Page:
"The inclusion of Krishnapatnam Port in the extended corridor would benefit traders to a large extent as it would connect four ports, three international airports and three cities by rail and road," says Krishnapatnam Port Company Ltd CEO.

The proposed extension of the Chennai-Bangalore Industrial Corridor to Krishnapatnam Port will benefit traders in Andhra Pradesh, Tamil Nadu and Karnataka, according to Anil Yendluri, Krishnapatnam Port Company Ltd, Chief Executive Officer.

Talking to The Hindu, Mr. Yendluri said: “The inclusion of Krishnapatnam Port in the extended corridor would benefit traders to a large extent as it would connect four ports, three international airports and three cities by rail and road. Besides, several thermal power plants and oil refineries are coming up in southern coastal Andhra Pradesh. It will benefit the region.”

While Japanese investors have been demanding better infrastructural facilities between Ennore and Chennai Port and road/rail connectivity from Chennai to Bangalore, the Andhra Pradesh government lobbied for inclusion of Krishnapatnam in the Chennai-Bangalore Industrial Corridor and the Centre accepted the proposal. Prime Minister’s advisor T.K.A. Nair is visiting Chennai regularly to review the project’s progress.

To take advantage of the changing scenario, Krishnapatnam Rail Company Ltd has started the process of doubling and electrification of the railway line between Venkatachalam Junction (near Gudur in Andhra Pradesh) and Krishnapatnam Port. The process will be completed in three months, covering 26 km in length.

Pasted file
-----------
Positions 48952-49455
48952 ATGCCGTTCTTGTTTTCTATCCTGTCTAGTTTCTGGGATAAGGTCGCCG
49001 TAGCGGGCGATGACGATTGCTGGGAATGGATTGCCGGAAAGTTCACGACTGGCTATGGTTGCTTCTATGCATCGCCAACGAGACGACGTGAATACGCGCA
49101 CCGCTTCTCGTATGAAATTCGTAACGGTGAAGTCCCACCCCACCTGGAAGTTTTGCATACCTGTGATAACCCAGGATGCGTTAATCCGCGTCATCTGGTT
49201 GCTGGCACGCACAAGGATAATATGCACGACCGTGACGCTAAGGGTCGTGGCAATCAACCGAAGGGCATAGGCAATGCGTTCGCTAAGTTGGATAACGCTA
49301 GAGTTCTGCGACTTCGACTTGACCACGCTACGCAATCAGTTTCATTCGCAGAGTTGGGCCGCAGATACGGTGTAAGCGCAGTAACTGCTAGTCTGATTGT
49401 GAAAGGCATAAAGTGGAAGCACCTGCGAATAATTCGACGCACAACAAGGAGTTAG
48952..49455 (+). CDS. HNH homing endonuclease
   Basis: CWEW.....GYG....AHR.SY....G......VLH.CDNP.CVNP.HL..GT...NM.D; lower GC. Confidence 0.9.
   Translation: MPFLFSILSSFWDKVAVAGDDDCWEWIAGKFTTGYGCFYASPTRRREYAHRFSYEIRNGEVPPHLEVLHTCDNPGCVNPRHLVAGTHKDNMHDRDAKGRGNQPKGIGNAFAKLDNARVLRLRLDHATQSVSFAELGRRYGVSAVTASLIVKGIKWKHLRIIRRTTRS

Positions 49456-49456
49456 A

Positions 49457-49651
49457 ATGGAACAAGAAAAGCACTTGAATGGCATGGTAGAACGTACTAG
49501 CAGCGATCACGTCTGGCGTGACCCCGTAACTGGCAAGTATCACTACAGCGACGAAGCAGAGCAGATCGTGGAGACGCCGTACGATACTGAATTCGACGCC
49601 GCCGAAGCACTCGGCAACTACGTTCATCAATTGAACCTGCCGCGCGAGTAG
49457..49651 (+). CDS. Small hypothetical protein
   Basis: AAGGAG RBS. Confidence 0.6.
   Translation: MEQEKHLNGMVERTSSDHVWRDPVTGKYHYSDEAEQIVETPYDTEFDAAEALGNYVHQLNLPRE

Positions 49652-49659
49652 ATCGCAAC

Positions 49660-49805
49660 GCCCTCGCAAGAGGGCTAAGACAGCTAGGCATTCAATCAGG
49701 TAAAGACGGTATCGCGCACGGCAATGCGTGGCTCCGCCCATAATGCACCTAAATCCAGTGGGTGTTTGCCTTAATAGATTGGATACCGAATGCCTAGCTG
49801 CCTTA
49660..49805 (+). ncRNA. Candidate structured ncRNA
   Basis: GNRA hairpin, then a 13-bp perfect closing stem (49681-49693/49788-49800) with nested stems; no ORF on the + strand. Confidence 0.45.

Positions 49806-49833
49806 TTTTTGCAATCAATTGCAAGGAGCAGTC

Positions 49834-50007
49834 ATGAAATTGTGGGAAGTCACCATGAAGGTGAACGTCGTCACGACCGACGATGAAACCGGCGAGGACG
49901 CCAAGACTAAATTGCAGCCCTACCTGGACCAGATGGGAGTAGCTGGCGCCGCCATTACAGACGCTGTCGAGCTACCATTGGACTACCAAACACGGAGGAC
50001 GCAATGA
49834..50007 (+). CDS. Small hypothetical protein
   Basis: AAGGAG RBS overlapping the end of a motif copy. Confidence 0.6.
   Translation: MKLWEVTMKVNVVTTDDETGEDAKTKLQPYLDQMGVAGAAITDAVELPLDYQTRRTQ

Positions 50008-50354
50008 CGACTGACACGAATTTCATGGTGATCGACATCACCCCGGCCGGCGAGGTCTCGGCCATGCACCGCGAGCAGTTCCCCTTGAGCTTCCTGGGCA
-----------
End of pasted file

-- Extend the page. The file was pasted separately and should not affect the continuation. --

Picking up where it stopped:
Currently, coal, maize, minerals, granite, fertilizers and wheat are moved to and from Krishnapatnam Port through 15 rakes per day and this will increase to 60 rakes per day. Coal is transported to Toranagallu in Bellary district for a steel firm and to Gummidipoondi for a power plant in Tamil Nadu; it gets wheat from Maharashtra and maize from Koppal, Karnataka.

Krishnapatnam Port is located about 190 km from Chennai and is seen as an alternative port by the trade for moving coal, minerals, granite, chillies and tobacco. Traditionally, these traders used Chennai Port. However, issues such as congestion and delay in transporting their produce forced them to look at alternative ports such as Ennore Port, Tuticorin Port and Krishnapatnam Port.

“We are not competing against Chennai Port as the latter has excellent connectivity with several mainline vessels and feeder vessels calling the port on regular basis as compared to us. We started the container business only in April and are handling about 2,500 to 3,000 twenty-foot equivalent units of containers per month. We have a long way to go,” he said.

Port users said it did not make business sense for the traders to shift all the goods to Krishnapatnam Port due to the cost factor. While one can reach the port within a day from Chennai, traders might be forced to wait for days to catch the feeder or mainline vessel, due to less number of arrivals. Of late, dealers in granite, tobacco and chillies have started using Krishnapatnam Port against Chennai Port. In other words, Chennai Port’s loss is Krishnapatnam Port’s gain.

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